The next morning I approached the Saint John's Ambulance building from the opposite direction, avoiding the intersection entirely. Just as I was about to turn into the parking lot, I saw the police cruiser sitting in the same spot and the officer was waving somebody else over for the same violation I had committed the day before. It turned out to be a woman who was taking the same CPR class I was. Later that morning, I mentioned to her that the police officer was a jerk for not being lenient. She seemed surprised at my remarks, informing me he had let her off with just a warning!
I suppose I was the victim of a stereotype. I fell into the young, male driver category, the one guilty of the greatest number of traffic violations and a disproportionate degree of reckless driving. The officer didn't grant me any leeway.
Since that day, I have dealt with many police officers, the majority of whom are very admirable people with a difficult job to do. It would be foolish to have allowed a single adverse occasion to have tainted my view. In general, if you show respect, you receive respect.
I'm in the journalism business, an occupation often accused of misrepresenting the facts and exploiting people's misery. I'd rather have people judge me by my own work, not by the misdeeds of others.
The unfortunate situation that befell Stephanie and Mary Aulatjut in Arviat shows how much our Northern health-care system needs to be improved.
It almost be a miracle if the Keewatin Regional Department of Health and Social Services's review turns up anything most people in the Kivalliq don't all ready know.
Our nurses are overworked and often find themselves with too much responsibility resting on their shoulders.
Despite the public rhetoric, expense guidelines often surround emergency calls.
Let's face it, it's expensive to medevac people out.
Best be sure it's an emergency situation, or else you'll be facing the supervisor, all too often pervades the thought process of those on the frontlines.
The same can be said for the lines of communication between tired doctors who make it known they're looking forward to a weekend off and the nurses who must make the call on whether to disrupt the doctor's break.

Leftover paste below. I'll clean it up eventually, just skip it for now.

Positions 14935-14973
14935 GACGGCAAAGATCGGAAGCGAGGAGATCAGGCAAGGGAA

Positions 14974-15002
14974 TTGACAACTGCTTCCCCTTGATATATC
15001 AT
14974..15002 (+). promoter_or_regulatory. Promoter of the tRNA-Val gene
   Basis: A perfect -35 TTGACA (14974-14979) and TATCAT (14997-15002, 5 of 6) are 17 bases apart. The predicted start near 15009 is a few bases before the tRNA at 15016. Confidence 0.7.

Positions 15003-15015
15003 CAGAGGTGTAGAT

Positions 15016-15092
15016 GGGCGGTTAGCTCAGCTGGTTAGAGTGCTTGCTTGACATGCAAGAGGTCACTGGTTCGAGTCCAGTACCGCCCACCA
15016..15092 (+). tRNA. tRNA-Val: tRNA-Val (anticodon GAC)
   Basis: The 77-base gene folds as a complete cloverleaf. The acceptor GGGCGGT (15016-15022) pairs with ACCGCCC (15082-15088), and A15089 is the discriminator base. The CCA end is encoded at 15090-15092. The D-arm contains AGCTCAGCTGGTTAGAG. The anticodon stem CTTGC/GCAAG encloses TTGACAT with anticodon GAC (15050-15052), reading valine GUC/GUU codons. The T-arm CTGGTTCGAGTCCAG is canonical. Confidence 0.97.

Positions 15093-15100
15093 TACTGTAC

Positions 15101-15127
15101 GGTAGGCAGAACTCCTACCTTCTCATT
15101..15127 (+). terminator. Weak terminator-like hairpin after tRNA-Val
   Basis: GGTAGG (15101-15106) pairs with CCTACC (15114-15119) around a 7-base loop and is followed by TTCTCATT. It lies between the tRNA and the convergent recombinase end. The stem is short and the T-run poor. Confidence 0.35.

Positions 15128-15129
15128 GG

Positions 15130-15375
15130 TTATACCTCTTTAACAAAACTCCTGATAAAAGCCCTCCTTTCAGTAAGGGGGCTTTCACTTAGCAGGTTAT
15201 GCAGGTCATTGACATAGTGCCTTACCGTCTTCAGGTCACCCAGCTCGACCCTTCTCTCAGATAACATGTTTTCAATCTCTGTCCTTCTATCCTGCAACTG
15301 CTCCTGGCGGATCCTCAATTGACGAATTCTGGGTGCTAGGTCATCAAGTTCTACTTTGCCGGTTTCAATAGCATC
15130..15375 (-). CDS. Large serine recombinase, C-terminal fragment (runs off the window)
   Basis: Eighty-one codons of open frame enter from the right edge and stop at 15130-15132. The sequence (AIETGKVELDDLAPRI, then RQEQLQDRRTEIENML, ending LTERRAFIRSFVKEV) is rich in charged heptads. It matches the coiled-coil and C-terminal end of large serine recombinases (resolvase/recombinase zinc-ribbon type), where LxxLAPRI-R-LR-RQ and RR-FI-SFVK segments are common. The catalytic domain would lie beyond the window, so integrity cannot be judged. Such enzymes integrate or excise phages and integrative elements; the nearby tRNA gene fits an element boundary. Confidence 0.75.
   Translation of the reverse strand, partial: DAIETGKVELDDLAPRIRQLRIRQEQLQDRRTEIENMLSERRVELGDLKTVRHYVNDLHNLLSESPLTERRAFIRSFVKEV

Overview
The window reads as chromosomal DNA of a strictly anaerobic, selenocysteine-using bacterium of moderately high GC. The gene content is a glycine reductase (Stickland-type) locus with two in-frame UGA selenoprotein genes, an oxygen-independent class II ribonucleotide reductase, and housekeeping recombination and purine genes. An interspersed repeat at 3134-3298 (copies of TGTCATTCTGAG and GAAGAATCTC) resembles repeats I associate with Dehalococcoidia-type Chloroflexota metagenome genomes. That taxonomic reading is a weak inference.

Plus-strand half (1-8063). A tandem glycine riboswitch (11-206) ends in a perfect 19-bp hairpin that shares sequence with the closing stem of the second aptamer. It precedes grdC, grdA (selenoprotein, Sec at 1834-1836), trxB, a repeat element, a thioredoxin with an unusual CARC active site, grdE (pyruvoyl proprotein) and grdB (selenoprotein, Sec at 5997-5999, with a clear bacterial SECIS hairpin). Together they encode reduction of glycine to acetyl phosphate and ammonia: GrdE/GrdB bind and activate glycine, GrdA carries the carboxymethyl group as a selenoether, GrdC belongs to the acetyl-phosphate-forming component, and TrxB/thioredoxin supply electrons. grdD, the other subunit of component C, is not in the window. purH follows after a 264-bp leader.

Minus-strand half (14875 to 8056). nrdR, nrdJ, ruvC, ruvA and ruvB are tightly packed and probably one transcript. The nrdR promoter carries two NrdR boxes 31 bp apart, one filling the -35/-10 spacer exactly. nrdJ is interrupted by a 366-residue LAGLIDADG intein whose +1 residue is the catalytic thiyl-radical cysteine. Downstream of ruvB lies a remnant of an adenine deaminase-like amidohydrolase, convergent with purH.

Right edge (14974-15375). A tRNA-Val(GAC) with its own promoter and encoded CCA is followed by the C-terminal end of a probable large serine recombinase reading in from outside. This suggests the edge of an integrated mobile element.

The regional executive director Dr. Keith Best has tried to remedy the problem since coming to the Kivalliq, but gaps in our medical safety net are still one of the issues we face living on the last frontier.
We must wait for Dr. Best to conclude his review before finding out if the nurse on call erred in her assessment of Stephanie.
But, more importantly, whatever the outcome of his review, we must continue to raise our voices and demand the Nunavut Government does everything in its power to increase the level of health care in our region.
Only constant belligerence will result in a system finally being put in place dependable enough to prevent situations like this from happening again.
As citizens, we deserve no less.
Police and addictions workers across the Kivalliq must be shaking their heads in disbelief at the sentence handed down this past week to a Rankin Inlet woman convicted of drug trafficking.
Regardless of the amount of drugs and money found on the woman when she was apprehended, one day in jail and a couple of weeks of community service sends the wrong message.
Unless you live in a cave, everyone has heard the amount of money drug dealers in our communities are making.
Such puny sentences tell our young people crime does indeed pay, as long as you don't carry too much "stuff" on you.
Drugs and alcohol are a huge problem in our region and it's time for our courts to hear the same message we do.
Drugs ruin lives and the only way we're going to slow their availability is for our courts to hand out stiffer sentences to those who bring them into our community.